• Being serverless, you don’t have to provision or manage infrastructure. It scales up or down as required.
  • It fast-tracks data integration and gets you set up in minutes instead of months.
  • Glue minimizes the need to write ETL code. Developers and data engineers can use the visual interface(s) to perform and automate most tasks.
  • It works with both structured and unstructured data.
  • Glue can detect schema changes and adapt based on the configuration.
  • It lets you catalog data stored in Amazon Simple Storage Service (S3) and run SQL queries on it using Amazon Redshift Spectrum and Amazon Athena. 
  • Glue generates real-time metrics to monitor performance and operations of your data warehouse/lake.
  • It enables you to transform semi-structured data into relational tables.

What should I use AWS Glue for? How does it work?

Some AWS Glue use cases are:

  • Build highly performant, fault-tolerant ETL pipelines without writing code.
  • Create event-driven ETL pipelines by calling your Glue job inside an AWS Lambda function.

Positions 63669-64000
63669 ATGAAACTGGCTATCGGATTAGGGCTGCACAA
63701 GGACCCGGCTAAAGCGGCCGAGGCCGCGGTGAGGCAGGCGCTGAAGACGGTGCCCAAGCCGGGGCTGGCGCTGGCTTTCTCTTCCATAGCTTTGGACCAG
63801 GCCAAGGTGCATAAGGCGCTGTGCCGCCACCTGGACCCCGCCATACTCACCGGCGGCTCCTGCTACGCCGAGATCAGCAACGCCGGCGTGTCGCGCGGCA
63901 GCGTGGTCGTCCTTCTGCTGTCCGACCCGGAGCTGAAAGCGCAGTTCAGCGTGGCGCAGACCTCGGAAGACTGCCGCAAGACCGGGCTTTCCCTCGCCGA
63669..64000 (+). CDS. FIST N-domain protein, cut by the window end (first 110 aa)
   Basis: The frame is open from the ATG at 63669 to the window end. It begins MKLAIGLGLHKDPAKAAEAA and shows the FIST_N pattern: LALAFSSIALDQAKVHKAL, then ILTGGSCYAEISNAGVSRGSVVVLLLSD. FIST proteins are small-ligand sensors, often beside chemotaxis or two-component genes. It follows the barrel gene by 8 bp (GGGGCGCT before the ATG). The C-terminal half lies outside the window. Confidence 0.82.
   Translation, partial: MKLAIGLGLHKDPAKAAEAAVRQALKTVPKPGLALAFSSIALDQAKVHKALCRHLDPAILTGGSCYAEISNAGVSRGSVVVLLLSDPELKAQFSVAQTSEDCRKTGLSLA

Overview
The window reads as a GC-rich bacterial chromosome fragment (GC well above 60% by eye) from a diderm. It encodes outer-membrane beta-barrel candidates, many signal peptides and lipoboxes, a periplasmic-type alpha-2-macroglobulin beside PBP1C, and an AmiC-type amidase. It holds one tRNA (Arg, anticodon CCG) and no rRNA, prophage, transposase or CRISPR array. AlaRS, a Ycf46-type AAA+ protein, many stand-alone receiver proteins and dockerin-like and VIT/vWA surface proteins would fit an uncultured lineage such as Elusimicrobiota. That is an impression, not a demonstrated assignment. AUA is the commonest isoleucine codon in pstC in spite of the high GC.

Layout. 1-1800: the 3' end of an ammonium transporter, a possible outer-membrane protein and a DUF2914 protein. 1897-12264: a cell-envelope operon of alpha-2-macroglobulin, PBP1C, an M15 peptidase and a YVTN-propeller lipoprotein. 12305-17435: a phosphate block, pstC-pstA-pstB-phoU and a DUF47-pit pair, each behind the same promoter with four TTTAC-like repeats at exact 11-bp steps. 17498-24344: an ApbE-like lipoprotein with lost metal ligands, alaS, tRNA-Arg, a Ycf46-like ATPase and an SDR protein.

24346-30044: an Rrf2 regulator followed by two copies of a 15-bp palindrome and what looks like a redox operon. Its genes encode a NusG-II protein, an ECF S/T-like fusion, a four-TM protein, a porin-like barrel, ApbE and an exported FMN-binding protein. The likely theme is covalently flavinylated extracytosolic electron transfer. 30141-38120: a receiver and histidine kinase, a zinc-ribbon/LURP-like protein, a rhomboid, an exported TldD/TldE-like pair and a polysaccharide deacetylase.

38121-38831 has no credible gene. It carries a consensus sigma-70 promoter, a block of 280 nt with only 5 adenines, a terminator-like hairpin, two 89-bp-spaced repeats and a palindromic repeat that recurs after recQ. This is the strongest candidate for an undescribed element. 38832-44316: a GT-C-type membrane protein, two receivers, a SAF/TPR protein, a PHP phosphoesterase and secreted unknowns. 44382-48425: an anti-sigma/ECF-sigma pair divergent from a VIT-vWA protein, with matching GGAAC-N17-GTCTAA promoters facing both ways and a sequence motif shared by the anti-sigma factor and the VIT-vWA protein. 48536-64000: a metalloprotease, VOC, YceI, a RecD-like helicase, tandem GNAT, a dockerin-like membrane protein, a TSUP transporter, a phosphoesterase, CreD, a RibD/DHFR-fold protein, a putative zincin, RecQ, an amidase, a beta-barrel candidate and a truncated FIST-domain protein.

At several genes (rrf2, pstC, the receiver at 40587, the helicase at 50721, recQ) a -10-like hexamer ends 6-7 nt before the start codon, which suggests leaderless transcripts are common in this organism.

• Quickly extract data from multiple s, clean it on an intuitive visual interface, then aggregate and load it to your data warehouse/lake. 
  • AWS Glue Data Catalog enables you to catalog data spread across multiple AWS assets, including Amazon Simple Storage Service (S3) and Amazon Redshift. You can then use Amazon EMR or Amazon Athena to run queries on the cataloged data.
  • Use AWS Glue DataBrew to experiment with data stored in your data warehouses, lakes, and databases, including Amazon RDS, Amazon S3, and Amazon Aurora. Select from over 250 built-in transformations to prepare data without having to write any code. 
  • Create materialized views across multiple databases and data stores using AWS Glue Elastic Views.
  • Transform semi-structured data to relational tables.

What is the AWS Glue crawler?

AWS Glue crawlers are used to scan data from repositories and perform the following actions:

  • Classify data to discover its format and schema
  • Divide data into tables or partitions using crawler heuristics
  • Store metadata in the AWS Glue Data Catalog

You can create a crawler using the AWS Glue console or the AWS Glue API. Several configuration options let you customize crawler behavior. For example, you can configure what one should do when it detects a schema change. Read more about crawler configuration options here